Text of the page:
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  • #5
rcgldr said:
EMF is a force

As @vanhees71 pointed out, EMF is not a force. We don't measure force in volts.
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  • #6
First, emf is not potential difference. Emf is numerically the work needed to move 1 unit of charge through a potential difference of 1V. But its dimenison in the rationalized mks system is volts (## ML^2T^{-2}Q^{-1} ##), not Newtons (## MLT^{-2} ##). Emf can move ("force") charge against an opposing E field, so in that sense it's a force.

Emf is always the result of converting a different form of energy into electrical energy. This happens in a chemical battery, a coil subject to a time-varying magnetic field, the Seebeck effect in a wire, and many other ways.

As example, a battery generates emf but it also has a potential difference. What happens in a battery is a simultaneous generation of two electric fields. The emf produces a field ## \bf E_m ## forcing charge to move from the cathode to the anode. This charge separation sets up an opposing field ## \bf E_s ## which is electrostatic and can therefore be expressed as voltage. (So the battery has both emf and voltage). The battery reaches equilibrium when the two fields cancel each other (the battery's internal resistance is ignored in this statement.)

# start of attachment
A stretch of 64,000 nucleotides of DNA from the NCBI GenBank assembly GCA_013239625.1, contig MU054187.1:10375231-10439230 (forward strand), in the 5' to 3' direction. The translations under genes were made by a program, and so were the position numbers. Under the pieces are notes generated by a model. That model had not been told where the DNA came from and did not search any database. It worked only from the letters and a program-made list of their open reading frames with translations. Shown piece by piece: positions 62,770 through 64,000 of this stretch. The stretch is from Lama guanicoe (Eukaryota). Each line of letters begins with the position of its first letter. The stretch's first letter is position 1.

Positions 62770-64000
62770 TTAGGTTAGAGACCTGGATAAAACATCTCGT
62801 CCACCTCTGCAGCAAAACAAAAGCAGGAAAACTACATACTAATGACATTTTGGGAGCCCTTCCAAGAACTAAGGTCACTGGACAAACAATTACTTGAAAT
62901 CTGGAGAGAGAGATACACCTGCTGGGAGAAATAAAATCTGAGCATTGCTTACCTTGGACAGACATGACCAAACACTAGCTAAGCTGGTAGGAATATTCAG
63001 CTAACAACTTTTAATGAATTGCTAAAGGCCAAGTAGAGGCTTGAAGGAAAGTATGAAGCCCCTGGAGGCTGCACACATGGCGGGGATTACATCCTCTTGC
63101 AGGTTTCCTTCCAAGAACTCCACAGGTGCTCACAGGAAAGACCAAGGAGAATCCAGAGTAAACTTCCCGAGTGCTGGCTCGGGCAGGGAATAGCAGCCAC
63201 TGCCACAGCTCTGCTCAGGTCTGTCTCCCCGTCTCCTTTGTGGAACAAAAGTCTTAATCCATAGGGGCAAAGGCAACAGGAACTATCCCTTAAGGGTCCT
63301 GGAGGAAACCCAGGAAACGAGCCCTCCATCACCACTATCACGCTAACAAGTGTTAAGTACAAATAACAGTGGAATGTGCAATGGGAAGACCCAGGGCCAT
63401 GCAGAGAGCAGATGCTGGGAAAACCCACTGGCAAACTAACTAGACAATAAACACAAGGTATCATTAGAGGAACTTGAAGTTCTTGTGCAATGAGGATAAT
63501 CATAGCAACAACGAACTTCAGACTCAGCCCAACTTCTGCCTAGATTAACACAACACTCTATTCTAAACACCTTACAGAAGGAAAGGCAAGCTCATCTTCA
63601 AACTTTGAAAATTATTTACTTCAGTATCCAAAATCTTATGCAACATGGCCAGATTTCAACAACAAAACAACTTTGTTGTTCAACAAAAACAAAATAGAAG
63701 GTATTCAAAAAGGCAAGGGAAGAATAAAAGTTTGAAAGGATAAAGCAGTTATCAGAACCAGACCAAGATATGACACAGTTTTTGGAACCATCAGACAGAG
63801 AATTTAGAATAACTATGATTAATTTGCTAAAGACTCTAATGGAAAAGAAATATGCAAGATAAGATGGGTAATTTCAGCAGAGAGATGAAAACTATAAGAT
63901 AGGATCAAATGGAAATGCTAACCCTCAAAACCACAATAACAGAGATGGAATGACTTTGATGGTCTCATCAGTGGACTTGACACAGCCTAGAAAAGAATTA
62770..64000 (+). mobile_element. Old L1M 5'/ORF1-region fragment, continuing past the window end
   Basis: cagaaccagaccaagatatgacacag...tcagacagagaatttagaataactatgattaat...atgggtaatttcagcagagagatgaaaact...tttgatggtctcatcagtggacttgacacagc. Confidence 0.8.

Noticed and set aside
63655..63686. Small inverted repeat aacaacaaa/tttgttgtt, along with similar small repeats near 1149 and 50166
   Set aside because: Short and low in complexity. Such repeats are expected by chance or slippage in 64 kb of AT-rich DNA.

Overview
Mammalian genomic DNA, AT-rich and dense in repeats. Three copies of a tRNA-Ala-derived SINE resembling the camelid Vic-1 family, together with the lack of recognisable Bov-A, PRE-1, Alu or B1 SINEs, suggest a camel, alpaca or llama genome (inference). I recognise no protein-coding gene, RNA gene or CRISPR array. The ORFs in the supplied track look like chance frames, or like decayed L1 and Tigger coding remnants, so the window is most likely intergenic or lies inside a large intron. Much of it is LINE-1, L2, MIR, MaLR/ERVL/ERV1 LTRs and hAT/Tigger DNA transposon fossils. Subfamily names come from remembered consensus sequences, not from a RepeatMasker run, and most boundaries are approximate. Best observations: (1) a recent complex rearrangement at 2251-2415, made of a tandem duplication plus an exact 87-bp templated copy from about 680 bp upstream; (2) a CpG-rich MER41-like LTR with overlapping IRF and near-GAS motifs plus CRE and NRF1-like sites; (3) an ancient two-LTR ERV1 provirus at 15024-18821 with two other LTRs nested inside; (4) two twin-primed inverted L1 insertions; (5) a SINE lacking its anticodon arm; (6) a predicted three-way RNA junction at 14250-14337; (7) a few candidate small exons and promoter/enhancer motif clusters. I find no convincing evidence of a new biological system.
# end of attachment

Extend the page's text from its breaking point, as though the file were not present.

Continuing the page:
The closed-contour integral of the ## \bf E_s## field is always zero. The closed-contour integral of ## \bf E_m ## is always finite in the presence of finite emf. The total electric field is the algebraic sum: ## \bf E = \bf E_m + \bf E_s##.

You may want to read my latest Insight blog at https://www.physicsforums.com/threads/how-to-recognize-split-electric-fields-comments.984872/

I may as well warn you now that there is some opposition to the above on this site. You will have to decide who is right.